Vivaldi parties have finished with coalition agreement: 5.3 billion n …

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The score has been written, now the orchestra must be assembled. The Vivaldi parties have found each other substantive. It is not yet clear who will play which role in government.

After 493 days, a new government is finally in sight. The seven parties of the Vivaldi coalition reached a substantive agreement this morning after a marathon meeting that started on Tuesday morning. The Sherpas are now going through the text one last time, so that it can be sent out as quickly as possible. Tonight, the members of the parties still have to give their final approval through party congresses, digital or otherwise.

The last knot to untie is the division of powers. The most important question – who can supply the prime minister – has already been settled: it will be a De Croo government, and not a Magnette government. The two co-formators Paul Magnette (PS) and Alexander De Croo (Open VLD), however, both stared at the premiership. Yet it was always assumed that De Croo had the best cards and Magnette mainly aimed for an ultimate concession if he had to ‘release’ the post.

When leaving the Egmont Palace, Open VLD chairman Egbert Lachaert said he was very satisfied with the coalition agreement and the deal for the budget. “After sixteen months of standstill, there is now finally another government with a majority.” CD&V parliamentary party leader Servais Verherstraeten was also delighted. ‘I am pleased that we were able to create a program with the seven parties that I think is a center program. We have an eye for those who have a hard time, especially due to corona. But also for entrepreneurs. ‘

Verherstraeten assisted CD&V chairman Joachim Coens during the negotiations. His name is about the tongues as a candidate for the vice presidency. At the MR, Sophie Wilm├Ęs, who has to relinquish the premiership, seems to have a certitude as vice prime minister.

5.3 billion new policies and investments

The first substantive details that come out show that 5.3 billion euros is going to new policy. Of this, 3.3 billion euros will go to new policy, supplemented with a billion in investments and an extra billion for temporary measures.

The health care budget will rise 2.5 percent annually above the index and the lowest benefits will go up. There will also be substantial investments in rail, digitization and safety. When it comes to security, not everything costs money. For example, there would be a fast procedure for shoplifting to prevent recidivism.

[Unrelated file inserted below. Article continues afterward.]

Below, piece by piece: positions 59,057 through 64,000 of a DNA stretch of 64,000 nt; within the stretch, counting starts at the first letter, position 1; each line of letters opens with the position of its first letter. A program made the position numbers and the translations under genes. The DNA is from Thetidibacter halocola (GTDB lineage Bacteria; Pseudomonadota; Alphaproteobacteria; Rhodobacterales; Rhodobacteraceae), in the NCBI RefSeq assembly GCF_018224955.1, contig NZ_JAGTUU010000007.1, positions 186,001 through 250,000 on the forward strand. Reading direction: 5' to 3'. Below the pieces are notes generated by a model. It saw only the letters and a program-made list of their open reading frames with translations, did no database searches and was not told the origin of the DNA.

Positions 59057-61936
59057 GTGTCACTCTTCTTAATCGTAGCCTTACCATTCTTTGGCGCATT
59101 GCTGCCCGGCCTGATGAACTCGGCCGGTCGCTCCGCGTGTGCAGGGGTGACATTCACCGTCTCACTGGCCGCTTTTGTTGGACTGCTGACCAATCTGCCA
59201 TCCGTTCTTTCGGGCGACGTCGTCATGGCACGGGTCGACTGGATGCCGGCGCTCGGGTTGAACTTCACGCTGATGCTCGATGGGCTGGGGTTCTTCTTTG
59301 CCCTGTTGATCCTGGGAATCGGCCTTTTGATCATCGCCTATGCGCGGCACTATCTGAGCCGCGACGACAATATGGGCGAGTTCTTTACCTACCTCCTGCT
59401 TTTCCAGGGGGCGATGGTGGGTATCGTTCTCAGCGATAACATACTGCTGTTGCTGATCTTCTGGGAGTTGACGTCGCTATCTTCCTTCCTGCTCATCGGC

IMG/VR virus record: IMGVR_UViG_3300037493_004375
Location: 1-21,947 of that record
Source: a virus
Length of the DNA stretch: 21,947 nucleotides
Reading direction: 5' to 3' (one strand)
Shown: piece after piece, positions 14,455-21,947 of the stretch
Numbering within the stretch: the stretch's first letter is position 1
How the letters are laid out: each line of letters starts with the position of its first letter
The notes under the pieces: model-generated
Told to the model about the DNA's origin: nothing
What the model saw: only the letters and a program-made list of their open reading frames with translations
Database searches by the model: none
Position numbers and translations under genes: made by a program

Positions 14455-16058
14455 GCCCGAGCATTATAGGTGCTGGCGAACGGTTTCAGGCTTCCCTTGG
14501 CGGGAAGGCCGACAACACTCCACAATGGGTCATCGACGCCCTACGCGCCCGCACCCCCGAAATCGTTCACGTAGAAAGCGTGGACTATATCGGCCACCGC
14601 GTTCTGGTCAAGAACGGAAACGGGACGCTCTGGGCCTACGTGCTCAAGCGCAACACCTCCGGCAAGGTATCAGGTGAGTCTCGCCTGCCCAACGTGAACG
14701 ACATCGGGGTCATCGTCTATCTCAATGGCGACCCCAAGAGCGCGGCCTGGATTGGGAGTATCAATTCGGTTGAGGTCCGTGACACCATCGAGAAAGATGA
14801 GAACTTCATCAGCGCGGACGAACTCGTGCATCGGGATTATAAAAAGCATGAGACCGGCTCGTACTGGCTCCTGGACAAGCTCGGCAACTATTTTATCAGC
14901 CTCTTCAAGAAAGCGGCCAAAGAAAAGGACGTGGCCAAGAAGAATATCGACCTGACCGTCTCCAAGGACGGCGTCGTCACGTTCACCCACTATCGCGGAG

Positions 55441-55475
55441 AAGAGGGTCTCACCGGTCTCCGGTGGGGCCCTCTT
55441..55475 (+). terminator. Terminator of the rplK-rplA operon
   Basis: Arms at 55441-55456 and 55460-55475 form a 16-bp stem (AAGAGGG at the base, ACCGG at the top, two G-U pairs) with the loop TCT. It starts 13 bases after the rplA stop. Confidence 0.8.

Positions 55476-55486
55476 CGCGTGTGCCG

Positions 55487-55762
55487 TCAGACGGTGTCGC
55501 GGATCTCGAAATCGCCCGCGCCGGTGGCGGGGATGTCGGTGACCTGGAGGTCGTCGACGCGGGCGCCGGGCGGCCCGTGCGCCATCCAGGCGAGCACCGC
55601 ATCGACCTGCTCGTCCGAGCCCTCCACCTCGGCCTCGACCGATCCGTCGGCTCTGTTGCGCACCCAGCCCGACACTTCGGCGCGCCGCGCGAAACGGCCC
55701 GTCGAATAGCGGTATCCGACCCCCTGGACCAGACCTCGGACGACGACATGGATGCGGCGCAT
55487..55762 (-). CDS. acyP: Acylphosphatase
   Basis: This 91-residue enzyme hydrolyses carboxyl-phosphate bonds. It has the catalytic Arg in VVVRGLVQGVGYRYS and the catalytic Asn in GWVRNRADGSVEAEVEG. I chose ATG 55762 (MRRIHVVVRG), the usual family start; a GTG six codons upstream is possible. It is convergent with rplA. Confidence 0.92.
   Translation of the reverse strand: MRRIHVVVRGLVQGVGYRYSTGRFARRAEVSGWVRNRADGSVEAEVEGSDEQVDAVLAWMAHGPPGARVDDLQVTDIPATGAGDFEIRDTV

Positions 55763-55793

The parties aim to increase the minimum pensions to 1,500 euros by the end of the legislature, also for the self-employed. This involves a budget of 1.3 billion (of the 5.3 billion in new policy). With the money from the wealth envelope (which is not included in that package), the pensions can count on two billion euros.

In order to stimulate entrepreneurship, the measure is extended whereby no social security contributions have to be paid on the recruitment of a first employee. Lachaert says the share of new taxes is ‘minimal’. “We now have to focus for one or two years on the recovery and fighting the crisis.” For example, the 6 percent VAT rate for demolition and reconstruction of a home will be extended to the entire Belgian territory. There will also be measures to ensure that those who work have more net savings. Childcare would become cheaper.

Driver’s license with points

A striking measure is the introduction of a driving license with points for drivers who repeatedly commit serious traffic offenses. Company cars must also be emission-free by 2026. Another new feature is that birth leave will be doubled. Instead of 10 days, new parents are now entitled to 20 days. In the field of migration, work is continuing on a more efficient return policy and the seven parties want to tackle transmigration. By 2024, a new state reform is being prepared by two ministers.

On the revenue side, it was already clear that there will be a tax for the Gafa internet giants Google, Amazon, Facebook and Ali Baba. There would also be a minimum tax for companies.





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